Time To Clean House...
                                                                      by Gerald A. Honigman
 
 
     The lesson of the Bar Lev Line in 1973 was that a nation dwarfed by its enemies geographically, in manpower, and armaments can't afford to fight wars of attrition. The latter involve allowing your enemies to call the shots...literally and figuratively. Israel was almost destroyed in the Yom Kippur War.
 
     Israel's military excels at the offensive, lightning strike. It's enemies know this also. So they do what they do to push just so far, but no further. They expect that Israel will play by their rules, since it is always under pressure by those in the American State Department and elsewhere to not "over react."
 
     Syria's main proxy in what it considers to be its Lebanese "province," Hizbullah, recently launched a major assault on Israeli positions and towns in the north. It appears that it was primarily designed to kidnap Israeli soldiers. Luckily, despite Israeli casualties, that attempt failed.
 
     But there's that initial problem mentioned above again.
 
     Merely sitting and waiting for murderous, rejectionist enemies to make their next move at their own convenience is asking for trouble. This is not the first time Israel has suffered this way.
 
     While there have been promising developments in Lebanon lately--most notably Syria's at least partial departure--circumstances cannot stay the way that they are now indefinitely. Indeed, Damascus and its Iranian cohort continue to stoke the flames via Hizbullah, which is now in possession of tens of thousands of rockets and other high tech armaments courtesy of them.
 
     On the positive side, there have been some signs lately that Lebanon's own military is more willing to assert itself on issues relating to containment of forces likely to stir up trouble.
 
     But Hizbullah has a huge, home grown following in south Lebanon, and it can no longer use Israel's forced occupation of that area as its excuse to attack Jews since the latter have exited the area for some time now. Had there been a Lebanese government earlier that was willing and able to prevent the continuous attacks on Israel by Arafat's boys, there would have been no need for that earlier occupation in the first place.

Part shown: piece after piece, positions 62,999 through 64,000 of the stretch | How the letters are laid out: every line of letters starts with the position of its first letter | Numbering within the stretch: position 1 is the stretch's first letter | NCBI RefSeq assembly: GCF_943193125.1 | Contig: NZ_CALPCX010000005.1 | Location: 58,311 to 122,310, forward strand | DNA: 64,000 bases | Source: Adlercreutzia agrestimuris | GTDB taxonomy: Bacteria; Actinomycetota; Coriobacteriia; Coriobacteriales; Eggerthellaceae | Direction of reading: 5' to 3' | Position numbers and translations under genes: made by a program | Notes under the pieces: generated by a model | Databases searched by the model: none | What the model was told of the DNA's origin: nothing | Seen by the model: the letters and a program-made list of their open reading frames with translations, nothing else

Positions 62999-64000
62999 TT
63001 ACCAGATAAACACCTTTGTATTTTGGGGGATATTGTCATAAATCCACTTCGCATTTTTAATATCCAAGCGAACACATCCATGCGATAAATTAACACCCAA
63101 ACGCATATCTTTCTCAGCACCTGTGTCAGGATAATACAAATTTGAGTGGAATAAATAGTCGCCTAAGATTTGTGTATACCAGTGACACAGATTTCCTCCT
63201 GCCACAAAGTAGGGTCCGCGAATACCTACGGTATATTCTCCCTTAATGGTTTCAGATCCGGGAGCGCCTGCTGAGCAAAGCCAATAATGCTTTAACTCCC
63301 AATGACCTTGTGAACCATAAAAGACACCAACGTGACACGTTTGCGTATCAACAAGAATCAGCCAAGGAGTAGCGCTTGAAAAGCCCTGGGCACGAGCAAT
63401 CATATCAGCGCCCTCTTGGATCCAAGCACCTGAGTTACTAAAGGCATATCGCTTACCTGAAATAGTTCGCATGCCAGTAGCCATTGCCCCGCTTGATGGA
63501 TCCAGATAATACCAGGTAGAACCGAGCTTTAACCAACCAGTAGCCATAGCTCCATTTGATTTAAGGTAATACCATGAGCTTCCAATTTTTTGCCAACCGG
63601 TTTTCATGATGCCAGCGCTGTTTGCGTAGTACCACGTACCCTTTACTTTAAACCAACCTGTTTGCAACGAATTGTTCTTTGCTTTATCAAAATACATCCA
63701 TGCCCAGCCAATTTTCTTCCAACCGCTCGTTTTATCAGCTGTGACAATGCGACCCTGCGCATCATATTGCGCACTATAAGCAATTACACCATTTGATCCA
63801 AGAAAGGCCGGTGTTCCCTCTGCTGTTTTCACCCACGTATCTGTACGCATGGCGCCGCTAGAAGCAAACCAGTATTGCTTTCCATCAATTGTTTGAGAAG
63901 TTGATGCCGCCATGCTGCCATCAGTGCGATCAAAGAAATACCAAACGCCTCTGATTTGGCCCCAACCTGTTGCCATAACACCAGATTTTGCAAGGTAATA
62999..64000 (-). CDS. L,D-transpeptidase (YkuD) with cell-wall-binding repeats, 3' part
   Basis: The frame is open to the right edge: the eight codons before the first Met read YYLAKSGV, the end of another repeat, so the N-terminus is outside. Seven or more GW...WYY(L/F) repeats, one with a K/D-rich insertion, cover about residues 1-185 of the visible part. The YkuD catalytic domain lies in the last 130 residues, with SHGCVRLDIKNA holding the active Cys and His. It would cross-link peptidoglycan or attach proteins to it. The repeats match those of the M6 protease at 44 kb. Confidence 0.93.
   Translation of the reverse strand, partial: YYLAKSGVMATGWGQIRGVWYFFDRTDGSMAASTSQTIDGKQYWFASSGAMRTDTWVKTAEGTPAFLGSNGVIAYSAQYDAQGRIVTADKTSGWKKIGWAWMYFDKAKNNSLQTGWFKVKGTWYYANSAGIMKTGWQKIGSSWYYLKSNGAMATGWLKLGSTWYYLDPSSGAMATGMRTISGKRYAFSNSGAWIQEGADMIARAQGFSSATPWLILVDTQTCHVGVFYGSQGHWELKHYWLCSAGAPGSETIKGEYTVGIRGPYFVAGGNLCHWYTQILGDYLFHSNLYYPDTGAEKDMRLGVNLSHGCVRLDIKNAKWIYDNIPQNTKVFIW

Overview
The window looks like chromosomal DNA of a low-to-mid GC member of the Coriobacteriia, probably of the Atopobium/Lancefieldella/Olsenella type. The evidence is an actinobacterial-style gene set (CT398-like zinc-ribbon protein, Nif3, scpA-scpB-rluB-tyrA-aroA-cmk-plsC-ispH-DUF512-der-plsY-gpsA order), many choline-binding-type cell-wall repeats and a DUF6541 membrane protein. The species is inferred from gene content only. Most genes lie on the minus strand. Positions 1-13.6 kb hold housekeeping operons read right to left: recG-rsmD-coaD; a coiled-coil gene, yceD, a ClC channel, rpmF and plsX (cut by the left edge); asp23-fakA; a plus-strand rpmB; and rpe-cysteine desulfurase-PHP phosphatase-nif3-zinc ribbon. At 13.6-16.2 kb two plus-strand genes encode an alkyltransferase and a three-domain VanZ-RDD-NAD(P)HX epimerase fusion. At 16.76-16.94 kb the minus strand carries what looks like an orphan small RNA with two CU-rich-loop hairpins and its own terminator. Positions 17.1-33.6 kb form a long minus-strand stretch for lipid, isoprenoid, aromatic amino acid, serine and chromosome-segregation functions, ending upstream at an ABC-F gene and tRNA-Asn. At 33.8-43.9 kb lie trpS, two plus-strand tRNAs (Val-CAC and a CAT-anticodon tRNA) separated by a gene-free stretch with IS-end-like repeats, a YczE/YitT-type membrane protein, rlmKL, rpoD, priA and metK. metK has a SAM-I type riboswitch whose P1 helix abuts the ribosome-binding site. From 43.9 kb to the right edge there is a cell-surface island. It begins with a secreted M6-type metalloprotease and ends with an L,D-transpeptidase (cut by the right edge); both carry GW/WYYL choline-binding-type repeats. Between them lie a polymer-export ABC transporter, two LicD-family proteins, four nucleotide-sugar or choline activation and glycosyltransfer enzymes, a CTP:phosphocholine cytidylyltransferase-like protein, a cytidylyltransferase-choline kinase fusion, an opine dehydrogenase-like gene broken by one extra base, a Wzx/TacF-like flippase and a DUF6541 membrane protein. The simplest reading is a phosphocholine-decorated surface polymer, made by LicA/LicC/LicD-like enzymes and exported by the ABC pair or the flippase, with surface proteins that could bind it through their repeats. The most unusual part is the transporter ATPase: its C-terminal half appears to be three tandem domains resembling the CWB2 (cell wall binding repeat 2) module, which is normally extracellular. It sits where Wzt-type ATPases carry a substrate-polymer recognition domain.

Israel must make clear to all parties concerned that it will not permit the situation to deteriorate further. Right now it's worse than during the days which led to Israel's war to evict the PLO from Lebanon several decades ago.
Hizbullah has a more massive following, better arms, and determined, powerful allies with specific goals. This author's Syria...Seriously (http://www.michnews.com/artman/publish/article_10200.shtml) gets into this issue in detail, so it won't be repeated now.
 
     So, the bottom line is that it's fast approaching the time for Israel to have to once again clean its neighbor's house.
 
     For those who claim that it means that Israel will be meddling in another country's internal affairs--like the critics who accused Israel during its campaign against the PLO in Lebanon previously--the answer, of course, is that if you allow your territory to be used to launch aggression against your neighbor and continuously fail to do anything to prevent this from happening, then you best have no complaints when the victim acts to defend itself.
 
     Targeted tit-for-tat helicopter and artillery retaliatory strikes only invite more problems later. They do nothing to solve the long term problem.
 
     Not long ago, there was an outpouring of support in Lebanon against Syria and those who support it. True, there were also large pro-Syrian demonstrations. Israel can bolster the former via some renewed house cleaning as well.
 
     So, here's the plan...
 
     Israel has its "chat" with Lebanese officials. It has ways that this can be done via diplomatic channels.
 
     It explains that this déjà vu scenario must fast come to an end and that Lebanon is now being forewarned and placed on notice that further aggression will be handled the way any other nation would to act to defend its own land and people.
 
     For those who claim that this is just what Hizbullah wants--to heat up the north--my answer is that better to heat it up now than later when Hizbullah's buddies are nuclear.